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What Facebook (and many, many others) get wrong about VR

Stanford’s Jeremy Bailenson says “there’s a reason people aren’t playing video games for 10 hours a day in VR.”

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A man in an Oculus VR headset Oculus / Facebook

When Jeremy Bailenson was hired by Stanford University in 2003, he named his work on virtual reality the “Virtual Human Interaction Lab” — back then, he says, VR was considered so ridiculous that “I couldn’t be seen as ‘the VR guy.’”

Flash-forward to 2018: Companies like Facebook, Google, Samsung and Apple are investing heavily in VR and its sister technology AR — short for augmented reality. But Bailenson, the author of a new book called “Experience on Demand: What Virtual Reality Is, How It Works, and What It Can Do,” says there’s still a long way to go.

“The corporations, their job is to make money,” he said on the latest episode of Recode Decode, hosted by Kara Swisher. “They make money when everybody’s using VR and they’re using it all day long. That’s why you’re seeing film and media and video games.”

“In my experience — and I’ve been doing this for 20 years now — VR doesn’t work for these long durations, using it every day,” he added.

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Unlike laptops or phones or wearables, VR isn’t about “long durations,” he noted; rather, it’s most powerful when a user can put on a virtual reality headset for a short, powerful experience, which Bailenson calls “intense, teachable, aha moments.”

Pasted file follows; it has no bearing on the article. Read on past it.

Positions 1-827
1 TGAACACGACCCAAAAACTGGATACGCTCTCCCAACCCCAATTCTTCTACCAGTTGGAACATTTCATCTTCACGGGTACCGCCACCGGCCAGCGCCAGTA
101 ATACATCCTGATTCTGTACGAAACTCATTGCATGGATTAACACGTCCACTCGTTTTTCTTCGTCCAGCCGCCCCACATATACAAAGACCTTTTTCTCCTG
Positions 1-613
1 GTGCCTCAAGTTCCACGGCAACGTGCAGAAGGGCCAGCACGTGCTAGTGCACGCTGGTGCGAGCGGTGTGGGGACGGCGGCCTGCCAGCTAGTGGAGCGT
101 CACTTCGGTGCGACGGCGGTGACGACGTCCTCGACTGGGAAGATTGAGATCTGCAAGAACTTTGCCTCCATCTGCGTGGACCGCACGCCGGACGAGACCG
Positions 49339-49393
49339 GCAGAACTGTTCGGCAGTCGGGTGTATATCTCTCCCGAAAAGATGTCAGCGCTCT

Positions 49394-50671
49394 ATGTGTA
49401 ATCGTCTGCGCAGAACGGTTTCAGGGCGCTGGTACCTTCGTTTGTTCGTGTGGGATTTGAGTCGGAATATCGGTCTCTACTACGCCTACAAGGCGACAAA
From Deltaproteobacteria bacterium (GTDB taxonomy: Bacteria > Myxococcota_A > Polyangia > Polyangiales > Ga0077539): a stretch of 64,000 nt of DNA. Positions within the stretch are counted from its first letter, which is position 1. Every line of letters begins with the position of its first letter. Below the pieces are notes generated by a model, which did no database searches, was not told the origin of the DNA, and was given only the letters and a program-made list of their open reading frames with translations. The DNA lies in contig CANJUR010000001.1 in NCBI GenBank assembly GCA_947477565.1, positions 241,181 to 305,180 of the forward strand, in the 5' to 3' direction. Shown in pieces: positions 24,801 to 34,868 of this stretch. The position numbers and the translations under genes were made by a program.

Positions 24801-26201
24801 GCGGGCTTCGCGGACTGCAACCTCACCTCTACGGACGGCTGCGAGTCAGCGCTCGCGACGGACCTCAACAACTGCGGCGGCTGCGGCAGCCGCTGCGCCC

”[I’ve] been watching companies who think they can do everything they’ve always done in VR come to grips with this fact,” he said. “There’s a reason people aren’t playing video games for 10 hours a day in VR, or why you haven’t seen a feature film that anyone has gone to.”

Bailenson’s lab — still called the Virtual Human Interaction Lab, even as acceptance has grown — is focusing on “content worth doing,” such as experiments around how virtual reality affects our minds. But on the new podcast, he elaborated on why telling stories in VR is so difficult, which may be why the medium hasn’t yet yielded a must-watch media product.

“When you have a listener to a podcast, you have her attention,” Bailenson said. “There’s no other sounds going through those earphones. In VR, if you want somebody to look at a specific spot at a specific time, you can’t force that.”

”VR is anarchy, people can look anywhere they want,” he added. “Film is fascism. It’s great! The director tells you where to look, when to look, and they have your attention.”

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This article originally appeared on Recode.net.